Normal musculoskeletal changes as one ages involve connective tissue structures, cartilage, bone, muscle and discs in the spine. These changes can lead to changes in function including:
- general joint stiffness
- increased compression of joints
- increased fracture risks
- postural changes
- increased muscle fatigue
- decreased muscle endurance
- decreased muscle mass
If not controlled these changes can lead to osteoporosis, fractures, arthritis and posture dysfunction.
Normal cardiac changes in the aging body include increased stiffness of the heart wall, thickening of valves of the heart and increased thickness with decreased diameter of blood vessels. These changes lead to a decrease in maximal heart rate, increased resting blood pressure, quick drops in blood pressure when standing, and decreased maximal endurance of the heart muscles.
Changes in respiration muscles, airway, lung tissue and chest wall are normal, resulting from increased work of breathing. Functional implications of these changes include increased fatigue with increased levels of work. If these changes become uncontrolled, high blood pressure, coronary artery disease, peripheral vascular disease, chronic obstructive pulmonary disease (COPD), pneumonia and lung cancer could develop.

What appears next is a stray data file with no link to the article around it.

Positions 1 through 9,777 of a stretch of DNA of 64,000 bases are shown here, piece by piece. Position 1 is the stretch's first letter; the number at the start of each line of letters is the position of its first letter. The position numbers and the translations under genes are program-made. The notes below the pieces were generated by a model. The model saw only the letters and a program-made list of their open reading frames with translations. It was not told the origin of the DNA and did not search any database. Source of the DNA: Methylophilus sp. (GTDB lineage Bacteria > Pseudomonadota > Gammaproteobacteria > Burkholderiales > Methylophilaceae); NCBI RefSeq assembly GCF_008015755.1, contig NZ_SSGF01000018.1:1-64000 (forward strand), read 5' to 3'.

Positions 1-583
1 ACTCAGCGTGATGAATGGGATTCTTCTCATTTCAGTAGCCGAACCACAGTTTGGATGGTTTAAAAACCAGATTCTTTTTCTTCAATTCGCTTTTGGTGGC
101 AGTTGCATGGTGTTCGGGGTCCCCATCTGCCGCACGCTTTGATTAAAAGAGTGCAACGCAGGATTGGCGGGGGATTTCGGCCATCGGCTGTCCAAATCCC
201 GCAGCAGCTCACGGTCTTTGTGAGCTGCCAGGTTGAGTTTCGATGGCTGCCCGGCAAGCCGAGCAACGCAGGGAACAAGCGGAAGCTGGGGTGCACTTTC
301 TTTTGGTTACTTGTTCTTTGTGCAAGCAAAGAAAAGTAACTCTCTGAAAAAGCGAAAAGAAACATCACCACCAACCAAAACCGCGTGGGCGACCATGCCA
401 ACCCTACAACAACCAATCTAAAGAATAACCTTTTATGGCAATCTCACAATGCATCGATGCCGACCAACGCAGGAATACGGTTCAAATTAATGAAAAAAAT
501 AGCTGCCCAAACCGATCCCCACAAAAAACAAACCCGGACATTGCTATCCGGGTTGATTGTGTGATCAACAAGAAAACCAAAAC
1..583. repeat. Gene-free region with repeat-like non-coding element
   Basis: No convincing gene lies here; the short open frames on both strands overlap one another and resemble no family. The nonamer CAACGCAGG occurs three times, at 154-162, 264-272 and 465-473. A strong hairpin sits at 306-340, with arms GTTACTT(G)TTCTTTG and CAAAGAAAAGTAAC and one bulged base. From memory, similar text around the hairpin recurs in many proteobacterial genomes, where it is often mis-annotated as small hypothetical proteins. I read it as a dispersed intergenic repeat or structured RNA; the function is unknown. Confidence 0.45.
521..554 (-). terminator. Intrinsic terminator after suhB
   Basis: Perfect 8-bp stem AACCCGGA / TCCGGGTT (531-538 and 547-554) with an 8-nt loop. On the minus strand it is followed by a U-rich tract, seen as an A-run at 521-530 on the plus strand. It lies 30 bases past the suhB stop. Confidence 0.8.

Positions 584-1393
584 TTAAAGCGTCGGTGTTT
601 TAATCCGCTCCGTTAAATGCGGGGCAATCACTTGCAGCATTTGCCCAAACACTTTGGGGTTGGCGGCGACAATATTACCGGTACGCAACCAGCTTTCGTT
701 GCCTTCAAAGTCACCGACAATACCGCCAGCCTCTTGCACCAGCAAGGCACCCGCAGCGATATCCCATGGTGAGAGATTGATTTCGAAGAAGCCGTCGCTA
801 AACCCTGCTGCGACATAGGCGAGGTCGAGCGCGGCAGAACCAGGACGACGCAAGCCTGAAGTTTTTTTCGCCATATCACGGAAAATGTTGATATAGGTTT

As we age, the speed of our nerves sending messages to the muscles gets slower. As a result, reaction time slows down and muscles don’t fire in sync. This can lead to complaints of unsteadiness and other balance issues.
Although the changes described above are normal parts of aging, they can be slowed by weekly exercises that target these systems and negative consequences can be avoided.